canned fruit in own juice

- Nov 22, 2017 -

It's a pretty common story.  You buy a bunch of fruit for your new, healthy diet (good for you!), and stick it on your counter in a nice, decorative bowl.  However you don't end up eating it as fast as you had originally planned, and it ends up sitting for just a little too long.  In the end you have to throw out a good quarter of the fruit because of that nasty fruit rot.  What a waste!  How the heck can you get more time out of that healthy, delicious fruit?canned pineapple.jpg

Can it!  Canned fruit will last, for all intensive purposes, indefinitely.  It's cheap, tastes great, and is readily available at your local grocery store.  Fruits don't lose any sort of nutritional benefit upon being canned.  They may lose a little of their original texture, but once you get past that you're virtually golden.  What a great way to get more of those essential vitamins and other nutritional benefits back into your diet!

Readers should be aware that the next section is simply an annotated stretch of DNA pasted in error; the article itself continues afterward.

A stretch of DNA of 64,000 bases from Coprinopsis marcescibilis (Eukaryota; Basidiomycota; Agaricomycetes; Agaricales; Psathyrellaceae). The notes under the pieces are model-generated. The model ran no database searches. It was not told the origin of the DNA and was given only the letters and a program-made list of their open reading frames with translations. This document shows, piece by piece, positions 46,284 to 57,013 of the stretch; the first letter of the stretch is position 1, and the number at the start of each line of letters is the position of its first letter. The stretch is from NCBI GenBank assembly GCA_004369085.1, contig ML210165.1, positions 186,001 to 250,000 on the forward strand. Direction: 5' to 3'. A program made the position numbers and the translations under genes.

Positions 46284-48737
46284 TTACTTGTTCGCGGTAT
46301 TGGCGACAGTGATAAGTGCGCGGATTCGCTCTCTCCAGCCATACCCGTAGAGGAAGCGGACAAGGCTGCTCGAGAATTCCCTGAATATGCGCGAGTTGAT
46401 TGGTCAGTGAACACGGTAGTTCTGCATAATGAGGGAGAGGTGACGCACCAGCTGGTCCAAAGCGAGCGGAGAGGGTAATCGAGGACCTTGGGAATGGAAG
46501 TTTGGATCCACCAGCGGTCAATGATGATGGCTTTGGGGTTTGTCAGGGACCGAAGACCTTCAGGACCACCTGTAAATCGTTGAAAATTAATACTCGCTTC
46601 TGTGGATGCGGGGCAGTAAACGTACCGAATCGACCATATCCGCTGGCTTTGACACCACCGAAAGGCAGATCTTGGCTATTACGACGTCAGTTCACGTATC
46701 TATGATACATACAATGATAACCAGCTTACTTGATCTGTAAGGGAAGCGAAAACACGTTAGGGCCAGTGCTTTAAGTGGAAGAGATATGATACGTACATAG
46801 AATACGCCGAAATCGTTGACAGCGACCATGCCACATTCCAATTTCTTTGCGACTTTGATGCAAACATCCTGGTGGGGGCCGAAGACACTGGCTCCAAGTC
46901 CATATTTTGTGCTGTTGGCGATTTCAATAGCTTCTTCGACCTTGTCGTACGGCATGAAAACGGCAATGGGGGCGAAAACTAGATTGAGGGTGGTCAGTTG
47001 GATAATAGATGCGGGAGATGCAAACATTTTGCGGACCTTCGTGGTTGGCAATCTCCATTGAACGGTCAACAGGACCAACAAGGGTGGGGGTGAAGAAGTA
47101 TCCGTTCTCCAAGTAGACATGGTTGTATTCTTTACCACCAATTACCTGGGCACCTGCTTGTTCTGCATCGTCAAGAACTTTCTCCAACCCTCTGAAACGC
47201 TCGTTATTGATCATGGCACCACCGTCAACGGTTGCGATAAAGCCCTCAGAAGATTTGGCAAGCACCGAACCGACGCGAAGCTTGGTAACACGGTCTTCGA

BUT HOLD ON!  Don't run out to your grocery store and buy a whole cartload of canned fruit just yet.  There are a few little things that you should be aware of before splurging on canned fruit.  When it comes to the cans, not all are created equal.  NOT BY A LONG SHOT.  How is this possible?  Well, it's actually quite simple.  Some canned fruit is canned in syrup (either heavy or light), and some is canned in the natural juice of the fruit.  I'll give you one wild guess as to which one is better for you.  I'll even give you a's not the syrup, and here's why:

Canning syrup isn't composed of much except a whole BUNCH of added sugar.  This is something you really don't need, especially if you're trying to keep blood insulin levels low and your body from storing excess fat.

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